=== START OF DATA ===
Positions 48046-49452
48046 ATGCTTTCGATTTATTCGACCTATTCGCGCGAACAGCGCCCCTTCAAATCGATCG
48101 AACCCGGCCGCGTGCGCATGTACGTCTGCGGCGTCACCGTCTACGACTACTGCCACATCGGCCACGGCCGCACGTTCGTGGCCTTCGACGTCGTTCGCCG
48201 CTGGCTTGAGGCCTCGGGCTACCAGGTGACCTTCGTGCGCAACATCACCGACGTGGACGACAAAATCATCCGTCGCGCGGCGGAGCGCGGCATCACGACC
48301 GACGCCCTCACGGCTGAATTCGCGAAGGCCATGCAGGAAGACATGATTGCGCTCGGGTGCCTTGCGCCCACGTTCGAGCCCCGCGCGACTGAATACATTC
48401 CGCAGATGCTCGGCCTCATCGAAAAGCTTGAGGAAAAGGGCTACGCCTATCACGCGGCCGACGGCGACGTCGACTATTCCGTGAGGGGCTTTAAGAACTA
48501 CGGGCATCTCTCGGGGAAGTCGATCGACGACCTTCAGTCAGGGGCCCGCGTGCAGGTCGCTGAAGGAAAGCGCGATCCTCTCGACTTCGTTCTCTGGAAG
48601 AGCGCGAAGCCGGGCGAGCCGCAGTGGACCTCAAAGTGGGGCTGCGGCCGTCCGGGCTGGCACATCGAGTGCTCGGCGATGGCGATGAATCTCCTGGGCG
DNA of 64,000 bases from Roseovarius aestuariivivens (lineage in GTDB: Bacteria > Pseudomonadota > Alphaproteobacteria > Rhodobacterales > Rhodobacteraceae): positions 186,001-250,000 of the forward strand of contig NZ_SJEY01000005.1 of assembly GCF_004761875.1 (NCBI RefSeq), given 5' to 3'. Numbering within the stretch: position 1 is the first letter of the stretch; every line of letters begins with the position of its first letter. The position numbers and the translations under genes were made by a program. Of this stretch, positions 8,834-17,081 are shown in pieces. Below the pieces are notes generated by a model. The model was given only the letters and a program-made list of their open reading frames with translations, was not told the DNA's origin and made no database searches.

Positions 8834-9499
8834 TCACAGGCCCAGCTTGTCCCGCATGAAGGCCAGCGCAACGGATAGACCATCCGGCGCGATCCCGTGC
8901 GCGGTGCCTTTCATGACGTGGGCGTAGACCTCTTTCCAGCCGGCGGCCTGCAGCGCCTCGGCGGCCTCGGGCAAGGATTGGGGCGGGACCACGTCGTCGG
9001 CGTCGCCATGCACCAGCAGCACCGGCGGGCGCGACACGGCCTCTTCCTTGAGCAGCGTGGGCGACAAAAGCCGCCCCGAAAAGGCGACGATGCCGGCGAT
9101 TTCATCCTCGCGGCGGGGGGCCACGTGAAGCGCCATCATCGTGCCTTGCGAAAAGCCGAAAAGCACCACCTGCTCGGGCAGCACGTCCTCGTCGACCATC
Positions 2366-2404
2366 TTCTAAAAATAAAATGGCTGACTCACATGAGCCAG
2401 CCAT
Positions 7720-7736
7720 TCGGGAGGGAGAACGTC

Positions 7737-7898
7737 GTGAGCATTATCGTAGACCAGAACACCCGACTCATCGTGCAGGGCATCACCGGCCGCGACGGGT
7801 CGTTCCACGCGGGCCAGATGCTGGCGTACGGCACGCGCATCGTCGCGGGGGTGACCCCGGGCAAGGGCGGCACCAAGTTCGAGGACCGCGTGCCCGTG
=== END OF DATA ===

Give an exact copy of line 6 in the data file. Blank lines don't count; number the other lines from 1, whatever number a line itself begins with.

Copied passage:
48401 CGCAGATGCTCGGCCTCATCGAAAAGCTTGAGGAAAAGGGCTACGCCTATCACGCGGCCGACGGCGACGTCGACTATTCCGTGAGGGGCTTTAAGAACTA